Why The Studio Behind Half Baked Originally Wanted To Cut The Opening Scene

While we're still a bit far out from the now widely celebrated reefer holiday 4/20, it's still not too early to dig into the hilarious hijinks of "Half Baked," the cult classic stoner comedy that's been on weed-themed holiday watchlists for nearly 25 years. Though it was critically panned upon its release, the film has always appealed to younger audiences, who understand how the film accurately reflects the ridiculousness of their pot-induced paranoia — as well as the luxurious lethargy of being stoned. Starring a then-burgeoning comedic talent Dave Chappelle (oh how far he's fallen), "Half Baked" took the classic charms of its predecessors ("Up in Smoke," Friday," and "Dazed and Confused" come to mind) while simultaneously heralding a revival of cannabis-oriented cinema — though "The Big Lebowski," which came out just a few months later, may have also had something to do with that.

While American culture may have just begun cozying up to the idea of recreational marijuana use no longer signaling good-for-nothing depravity, studio executives were still particularly wary of how the film endorsed smoking weed. As it turns out, the film's very first moments already proved worrisome — who knew kids engaging in drug use would be so controversial?

Opening scene corporate anxieties

The scene in question features a tongue-in-cheek flashback narrated by Chapelle in which he recounts the first time he ever smoked "that sweet, sweet cheeba." Joined by his best friends Brian, Kenny, and Scarface, they each take a hit of a shoddily-rolled joint. They're immediately hit by a killer case of the munchies, causing them to hallucinate enormous Abba-Zabas, vats of thirst-quenching cola, and a knockoff comic book superhero while perusing a convenience store. The boys are clearly having a life-changing experience, and this particular narcotic vice would follow them into adulthood, where the actual meat of the film's plot takes place. Now adults residing in a New York City loft, the gang are still up to their old tricks — though they've upgraded their seshes to include an enormous water pipe, which they've dubbed Billy Bong Thornton. One night during a harmless snack run, Kenny (Harland Williams) accidentally kills a diabetic police horse after feeding him a sucrose-heavy treat, an apparent crime that results in him being thrown behind bars and his bail set at $1 million. Thurgood (Chappelle), Scarface (Guillermo Diaz), and Brian (Jim Breuer) hatch a plan to sell their own weed to help make Kenny's bail, hurling them into turf wars, romantic troubles, and the inevitable threat of getting high on their own supply.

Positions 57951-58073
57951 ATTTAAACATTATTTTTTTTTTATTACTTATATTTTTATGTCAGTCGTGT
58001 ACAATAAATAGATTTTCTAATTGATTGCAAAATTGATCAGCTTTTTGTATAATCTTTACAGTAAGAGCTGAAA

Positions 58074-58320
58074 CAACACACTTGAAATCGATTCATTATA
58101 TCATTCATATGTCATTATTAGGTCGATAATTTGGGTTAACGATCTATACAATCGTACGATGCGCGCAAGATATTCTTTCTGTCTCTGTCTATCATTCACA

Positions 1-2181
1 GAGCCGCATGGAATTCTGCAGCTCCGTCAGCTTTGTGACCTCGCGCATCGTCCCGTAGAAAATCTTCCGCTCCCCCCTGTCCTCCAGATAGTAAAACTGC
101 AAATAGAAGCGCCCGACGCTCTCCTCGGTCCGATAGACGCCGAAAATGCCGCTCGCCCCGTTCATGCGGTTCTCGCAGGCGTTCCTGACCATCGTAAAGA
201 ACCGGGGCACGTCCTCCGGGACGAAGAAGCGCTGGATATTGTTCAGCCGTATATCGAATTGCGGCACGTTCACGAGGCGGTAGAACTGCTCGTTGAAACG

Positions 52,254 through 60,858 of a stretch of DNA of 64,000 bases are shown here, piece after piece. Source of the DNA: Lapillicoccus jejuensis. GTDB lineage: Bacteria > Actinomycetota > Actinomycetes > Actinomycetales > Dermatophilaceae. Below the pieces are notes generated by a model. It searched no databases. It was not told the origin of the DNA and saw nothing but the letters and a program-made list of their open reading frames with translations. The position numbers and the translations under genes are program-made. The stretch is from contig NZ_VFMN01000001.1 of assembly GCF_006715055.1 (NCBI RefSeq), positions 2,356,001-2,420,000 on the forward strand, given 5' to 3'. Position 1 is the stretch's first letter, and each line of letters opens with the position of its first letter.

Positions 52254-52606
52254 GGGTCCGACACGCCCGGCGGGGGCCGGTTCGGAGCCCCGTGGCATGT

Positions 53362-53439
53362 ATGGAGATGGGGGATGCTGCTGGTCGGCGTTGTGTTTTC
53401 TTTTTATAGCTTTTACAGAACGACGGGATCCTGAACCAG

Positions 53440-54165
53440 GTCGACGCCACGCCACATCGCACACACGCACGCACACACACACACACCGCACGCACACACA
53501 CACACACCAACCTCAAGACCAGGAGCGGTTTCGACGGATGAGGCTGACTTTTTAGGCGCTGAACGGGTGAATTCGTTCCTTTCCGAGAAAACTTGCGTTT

For corporate suits, however, none of those other plot details served as a red flag. The prospect of showing children smoking weed and effectively getting hooked for life on it appeared deeply troubling to the studio folks. While most viewers likely see their own curious adolescent encounters with "forbidden" substances reflected in the opening scene of "Half Baked," there was certainly a question of tastefulness that merited a test screening. Executives were eyeing the audience to see their reactions from the get-go, while director Tamra Davis had her own idea of how the film's target demographic might respond.

It turns out teens have a great sense of humor

Having previously directed the hit comedy "Billy Madison" and a couple dozen music videos for amazing artists (The Smiths, Sonic Youth, Hanson, and Veruca Salt among them), Davis was certainly more attuned to both mainstream comedic and counter-culture tastes of the time than big-wig corporate lackeys, an essential boon to her helming "Half Baked." In fact, the director recounted this very scenario in an interview with Mass Appeal, proving that her directorial instincts were spot-on:

"We were in a movie theater in Pasadena with like 400 teenagers. All of the studio executives are standing in the back, and I'm standing back there. It's really hard to be a director at that moment. You're freaking out. The lights go down and that opening scene played and the theater went crazy for that opening scene. The whole theater just like exploded and the executives looked at me and they said, 'Okay, you can keep your opening.'"

Honestly, so many stoner comedy movies are just as indebted to "Half Baked" as they are to earlier canonical predecessors. For starters, "How High," "Dude, Where's My Car?" and "Harold and Kumar Go to White Castle" are totally influenced by themes explored in "Half Baked," particularly when it comes to subverting stoner (and racial) stereotypes and creating overarching odysseys for their characters to embark on, though they'd really much rather be posted up on the couch. Forever cemented in the annals of high history, "Half Baked" more than merits its existence with just one hilarious cameo from Bob Saget, who was filming "Dirty Work" nearby at the same time. Stoners everywhere can attest to the time-honored tradition of flipping on "Half Baked" during this beautiful springtime holiday.